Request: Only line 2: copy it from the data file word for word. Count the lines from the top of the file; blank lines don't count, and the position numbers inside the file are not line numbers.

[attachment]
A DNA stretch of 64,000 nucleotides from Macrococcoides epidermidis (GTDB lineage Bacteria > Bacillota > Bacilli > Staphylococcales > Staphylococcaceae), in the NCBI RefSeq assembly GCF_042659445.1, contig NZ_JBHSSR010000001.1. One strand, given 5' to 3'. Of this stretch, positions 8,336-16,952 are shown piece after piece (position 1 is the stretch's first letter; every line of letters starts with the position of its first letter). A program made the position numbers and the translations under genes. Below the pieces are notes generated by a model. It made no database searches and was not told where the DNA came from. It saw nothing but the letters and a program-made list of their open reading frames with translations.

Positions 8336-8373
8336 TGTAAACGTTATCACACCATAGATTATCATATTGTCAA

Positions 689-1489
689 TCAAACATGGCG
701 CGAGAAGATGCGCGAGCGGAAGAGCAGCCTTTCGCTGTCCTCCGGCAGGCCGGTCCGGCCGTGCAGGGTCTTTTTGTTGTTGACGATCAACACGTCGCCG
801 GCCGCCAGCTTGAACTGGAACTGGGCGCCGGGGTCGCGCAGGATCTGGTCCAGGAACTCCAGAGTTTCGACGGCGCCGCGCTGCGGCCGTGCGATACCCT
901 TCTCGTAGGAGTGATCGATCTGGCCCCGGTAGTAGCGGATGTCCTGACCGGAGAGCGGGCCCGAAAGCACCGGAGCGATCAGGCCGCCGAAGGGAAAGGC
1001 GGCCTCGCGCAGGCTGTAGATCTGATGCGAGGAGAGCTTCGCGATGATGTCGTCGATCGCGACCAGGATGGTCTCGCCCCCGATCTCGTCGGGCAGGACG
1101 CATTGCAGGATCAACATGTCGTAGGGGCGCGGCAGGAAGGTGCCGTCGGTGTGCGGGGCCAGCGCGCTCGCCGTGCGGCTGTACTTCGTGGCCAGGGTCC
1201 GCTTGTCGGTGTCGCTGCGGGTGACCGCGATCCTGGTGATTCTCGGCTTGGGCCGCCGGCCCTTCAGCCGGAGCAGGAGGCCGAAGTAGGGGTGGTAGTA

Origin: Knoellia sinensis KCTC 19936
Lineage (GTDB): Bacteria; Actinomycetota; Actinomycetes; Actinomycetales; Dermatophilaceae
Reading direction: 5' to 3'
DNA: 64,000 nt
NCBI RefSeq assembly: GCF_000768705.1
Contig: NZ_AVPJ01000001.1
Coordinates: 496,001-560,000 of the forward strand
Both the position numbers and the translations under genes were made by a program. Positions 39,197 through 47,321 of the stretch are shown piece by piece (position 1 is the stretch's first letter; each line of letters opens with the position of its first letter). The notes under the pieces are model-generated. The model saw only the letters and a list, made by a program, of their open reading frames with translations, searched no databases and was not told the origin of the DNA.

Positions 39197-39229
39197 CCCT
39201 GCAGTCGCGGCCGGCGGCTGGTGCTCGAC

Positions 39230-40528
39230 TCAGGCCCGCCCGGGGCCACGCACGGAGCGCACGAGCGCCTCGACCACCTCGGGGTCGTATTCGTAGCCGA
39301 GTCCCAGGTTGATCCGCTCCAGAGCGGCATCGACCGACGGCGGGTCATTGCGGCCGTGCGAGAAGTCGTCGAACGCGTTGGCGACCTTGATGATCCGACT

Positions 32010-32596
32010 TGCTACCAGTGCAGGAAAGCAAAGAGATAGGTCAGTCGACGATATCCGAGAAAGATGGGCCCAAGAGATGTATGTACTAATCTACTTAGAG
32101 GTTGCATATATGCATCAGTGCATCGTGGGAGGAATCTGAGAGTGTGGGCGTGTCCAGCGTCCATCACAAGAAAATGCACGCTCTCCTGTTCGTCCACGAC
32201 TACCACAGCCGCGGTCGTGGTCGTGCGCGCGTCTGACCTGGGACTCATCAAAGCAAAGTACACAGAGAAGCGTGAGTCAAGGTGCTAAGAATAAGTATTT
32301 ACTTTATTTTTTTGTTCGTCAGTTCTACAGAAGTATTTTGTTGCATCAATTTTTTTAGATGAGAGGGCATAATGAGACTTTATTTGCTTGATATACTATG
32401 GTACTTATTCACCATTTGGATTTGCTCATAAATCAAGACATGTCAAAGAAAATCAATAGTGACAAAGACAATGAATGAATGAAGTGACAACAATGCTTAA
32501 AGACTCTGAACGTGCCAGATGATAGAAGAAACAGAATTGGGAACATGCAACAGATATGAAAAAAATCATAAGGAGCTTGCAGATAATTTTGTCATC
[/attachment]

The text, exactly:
Positions 8336-8373